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/ by In house team

Capital Gains Tax – how could the new changes affect you?

The Chancellor’s Autumn budget contained some interesting information particularly related to Capital Gains Tax (CGT) and while much has been publicised about the fact that international purchasers buying property in London will now be forced to pay CGT in line with local residents, less has been said about new changes coming into effect in April affecting second home owners.

The period of exemption from paying CGT on a second home is set to be halved from 36 months to 18, starting from the 1st of April 2014, with the biggest effect likely to be felt among accidental landlords and let to buy investors who may not even be aware of the new changes. Rebecca May, Sales Manager at our Earlsfield branch, comments: “While this could well be alarming to many investors and landlords of profession, the worst affected will be normal homeowners who perhaps kept their first property to rent out when they upsized to accommodate a growing family, divorcees and even parents who have purchased a home for children. Taking into account the buoyant sales market currently and the large increases which many homes across London have seen, these owners will find that they could now be subject to paying some rather large tax bills when they sell, which up to now, they weren’t aware of.”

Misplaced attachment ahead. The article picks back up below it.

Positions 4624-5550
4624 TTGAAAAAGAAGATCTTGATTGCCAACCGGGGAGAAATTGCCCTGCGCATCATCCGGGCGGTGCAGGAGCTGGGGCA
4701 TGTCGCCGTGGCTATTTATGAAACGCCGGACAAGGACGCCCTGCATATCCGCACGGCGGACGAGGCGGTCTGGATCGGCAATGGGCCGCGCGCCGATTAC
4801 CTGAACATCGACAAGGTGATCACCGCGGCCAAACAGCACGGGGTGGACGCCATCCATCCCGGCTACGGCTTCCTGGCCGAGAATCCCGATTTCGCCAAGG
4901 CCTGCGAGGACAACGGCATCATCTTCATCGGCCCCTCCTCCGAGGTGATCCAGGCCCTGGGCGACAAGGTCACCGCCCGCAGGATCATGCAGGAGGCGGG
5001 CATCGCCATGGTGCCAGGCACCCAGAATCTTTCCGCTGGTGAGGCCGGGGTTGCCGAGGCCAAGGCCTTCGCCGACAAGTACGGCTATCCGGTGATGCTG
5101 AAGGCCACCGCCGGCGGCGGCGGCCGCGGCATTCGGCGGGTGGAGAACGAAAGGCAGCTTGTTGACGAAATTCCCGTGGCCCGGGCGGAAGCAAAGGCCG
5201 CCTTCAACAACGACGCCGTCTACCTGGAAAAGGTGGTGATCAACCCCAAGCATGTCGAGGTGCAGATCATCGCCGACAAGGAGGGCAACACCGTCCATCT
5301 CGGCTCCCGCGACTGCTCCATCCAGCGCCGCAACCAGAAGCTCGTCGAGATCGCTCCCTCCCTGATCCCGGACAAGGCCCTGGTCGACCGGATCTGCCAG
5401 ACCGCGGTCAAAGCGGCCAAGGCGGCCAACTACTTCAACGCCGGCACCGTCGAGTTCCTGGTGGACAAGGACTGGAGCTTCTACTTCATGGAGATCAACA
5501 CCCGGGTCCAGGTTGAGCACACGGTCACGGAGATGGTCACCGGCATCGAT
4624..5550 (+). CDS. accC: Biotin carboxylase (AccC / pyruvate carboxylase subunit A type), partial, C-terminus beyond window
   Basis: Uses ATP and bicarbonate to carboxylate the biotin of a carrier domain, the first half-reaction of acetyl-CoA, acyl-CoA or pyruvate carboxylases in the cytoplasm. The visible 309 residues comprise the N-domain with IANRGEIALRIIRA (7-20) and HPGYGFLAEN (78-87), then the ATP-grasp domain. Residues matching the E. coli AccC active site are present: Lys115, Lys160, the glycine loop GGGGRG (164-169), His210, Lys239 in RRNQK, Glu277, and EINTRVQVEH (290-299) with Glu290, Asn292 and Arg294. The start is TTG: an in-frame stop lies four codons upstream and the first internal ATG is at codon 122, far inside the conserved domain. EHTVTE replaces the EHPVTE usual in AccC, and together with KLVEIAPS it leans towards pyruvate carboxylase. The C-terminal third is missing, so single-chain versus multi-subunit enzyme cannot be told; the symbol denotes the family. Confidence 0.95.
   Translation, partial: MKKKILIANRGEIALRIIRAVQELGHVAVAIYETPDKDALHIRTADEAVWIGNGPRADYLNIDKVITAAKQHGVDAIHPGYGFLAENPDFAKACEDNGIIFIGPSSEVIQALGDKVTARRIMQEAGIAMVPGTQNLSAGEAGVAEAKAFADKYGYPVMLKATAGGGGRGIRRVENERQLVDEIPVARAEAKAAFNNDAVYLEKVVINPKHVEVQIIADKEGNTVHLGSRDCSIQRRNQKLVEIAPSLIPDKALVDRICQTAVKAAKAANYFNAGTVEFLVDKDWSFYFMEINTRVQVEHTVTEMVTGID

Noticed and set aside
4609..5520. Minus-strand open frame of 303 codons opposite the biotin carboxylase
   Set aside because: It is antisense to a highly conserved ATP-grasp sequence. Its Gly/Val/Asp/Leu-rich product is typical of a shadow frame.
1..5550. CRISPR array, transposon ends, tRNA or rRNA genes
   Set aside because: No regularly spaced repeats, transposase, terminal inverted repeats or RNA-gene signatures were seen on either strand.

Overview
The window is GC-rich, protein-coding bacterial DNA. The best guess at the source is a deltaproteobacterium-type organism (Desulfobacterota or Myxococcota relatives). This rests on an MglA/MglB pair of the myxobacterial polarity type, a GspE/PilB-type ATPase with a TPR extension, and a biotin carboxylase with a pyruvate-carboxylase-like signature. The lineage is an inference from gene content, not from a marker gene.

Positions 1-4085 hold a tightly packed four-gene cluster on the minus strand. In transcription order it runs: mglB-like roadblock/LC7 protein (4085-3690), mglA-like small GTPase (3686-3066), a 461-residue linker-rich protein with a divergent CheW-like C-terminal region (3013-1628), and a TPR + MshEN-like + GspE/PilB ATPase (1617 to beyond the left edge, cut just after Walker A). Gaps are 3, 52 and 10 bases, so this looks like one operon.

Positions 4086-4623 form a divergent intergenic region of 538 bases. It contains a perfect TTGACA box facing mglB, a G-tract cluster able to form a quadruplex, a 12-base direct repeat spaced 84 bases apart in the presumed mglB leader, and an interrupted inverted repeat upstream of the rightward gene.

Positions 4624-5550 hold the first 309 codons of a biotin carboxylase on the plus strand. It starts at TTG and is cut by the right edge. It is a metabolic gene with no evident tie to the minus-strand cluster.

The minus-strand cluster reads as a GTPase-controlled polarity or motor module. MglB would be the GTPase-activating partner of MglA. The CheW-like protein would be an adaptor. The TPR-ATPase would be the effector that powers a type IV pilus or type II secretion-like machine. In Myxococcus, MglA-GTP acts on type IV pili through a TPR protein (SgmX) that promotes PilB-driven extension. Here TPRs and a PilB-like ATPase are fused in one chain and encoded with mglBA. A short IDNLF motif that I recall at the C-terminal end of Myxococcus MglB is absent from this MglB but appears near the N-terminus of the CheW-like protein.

CGT is currently calculated at a rate which is based on your personal rate of income tax, with the majority of owners paying CGT at a rate of 28% on any profit made on a property. Crucially however, there is annual exempt amount which is tax free of £10,900 for the tax year 2013/14 which will rise to £11,000 for 2014/15.
The key facts about CGT:

  • CGT on property only applies when you own more than one home, so you won’t pay it on any property that you live in – only those which you either rent out or use as a secondary location.
  • CGT is only payable when you sell the property – not while you still own it.
  • CGT will only be calculated on the profit the property makes after the 18 month exemption. So if you have owned your property for five years and lived in it for 2 of those, you will only be liable to pay CGT on the remaining 1.5years.
  • With only 2 months remaining until the new period of exemption comes into effect, it is advisable for any homeowner with more than one property to speak to a tax advisor. Should you wish to arrange a valuation for your property to determine the profit accumulated or if you would like to discuss the option of selling your home before April, our branches are happy to assist.

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In house team London Property Market

As the marketing and communications team at Kinleigh Folkard & Hayward's head office, our aim is to keep you updated and informed where the London property market is concerned. In addition, we'll bring you tips on navigating current issues and trends in the market when buying, selling, letting and renting to ensure that whatever field you're interested in, you'll be completely informed.

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